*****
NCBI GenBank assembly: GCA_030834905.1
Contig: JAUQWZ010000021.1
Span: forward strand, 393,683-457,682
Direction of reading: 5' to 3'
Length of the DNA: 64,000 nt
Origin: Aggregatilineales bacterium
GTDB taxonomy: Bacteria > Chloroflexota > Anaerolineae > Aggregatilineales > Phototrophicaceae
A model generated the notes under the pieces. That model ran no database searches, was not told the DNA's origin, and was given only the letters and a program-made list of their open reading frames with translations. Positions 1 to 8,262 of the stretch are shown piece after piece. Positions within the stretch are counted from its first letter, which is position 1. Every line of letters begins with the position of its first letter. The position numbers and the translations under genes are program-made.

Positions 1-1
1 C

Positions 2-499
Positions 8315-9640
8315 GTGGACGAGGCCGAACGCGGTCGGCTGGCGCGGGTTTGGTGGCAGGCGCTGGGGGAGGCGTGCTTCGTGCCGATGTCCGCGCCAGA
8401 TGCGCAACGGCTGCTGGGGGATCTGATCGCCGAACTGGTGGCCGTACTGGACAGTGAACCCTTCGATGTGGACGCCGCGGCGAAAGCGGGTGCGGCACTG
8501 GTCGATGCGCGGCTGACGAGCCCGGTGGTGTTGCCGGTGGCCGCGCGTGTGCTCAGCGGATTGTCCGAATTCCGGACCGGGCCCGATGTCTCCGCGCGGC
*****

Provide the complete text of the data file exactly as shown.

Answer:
NCBI GenBank assembly: GCA_030834905.1
Contig: JAUQWZ010000021.1
Span: forward strand, 393,683-457,682
Direction of reading: 5' to 3'
Length of the DNA: 64,000 nt
Origin: Aggregatilineales bacterium
GTDB taxonomy: Bacteria > Chloroflexota > Anaerolineae > Aggregatilineales > Phototrophicaceae
A model generated the notes under the pieces. That model ran no database searches, was not told the DNA's origin, and was given only the letters and a program-made list of their open reading frames with translations. Positions 1 to 8,262 of the stretch are shown piece after piece. Positions within the stretch are counted from its first letter, which is position 1. Every line of letters begins with the position of its first letter. The position numbers and the translations under genes are program-made.

Positions 1-1
1 C

Positions 2-499
Positions 8315-9640
8315 GTGGACGAGGCCGAACGCGGTCGGCTGGCGCGGGTTTGGTGGCAGGCGCTGGGGGAGGCGTGCTTCGTGCCGATGTCCGCGCCAGA
8401 TGCGCAACGGCTGCTGGGGGATCTGATCGCCGAACTGGTGGCCGTACTGGACAGTGAACCCTTCGATGTGGACGCCGCGGCGAAAGCGGGTGCGGCACTG
8501 GTCGATGCGCGGCTGACGAGCCCGGTGGTGTTGCCGGTGGCCGCGCGTGTGCTCAGCGGATTGTCCGAATTCCGGACCGGGCCCGATGTCTCCGCGCGGC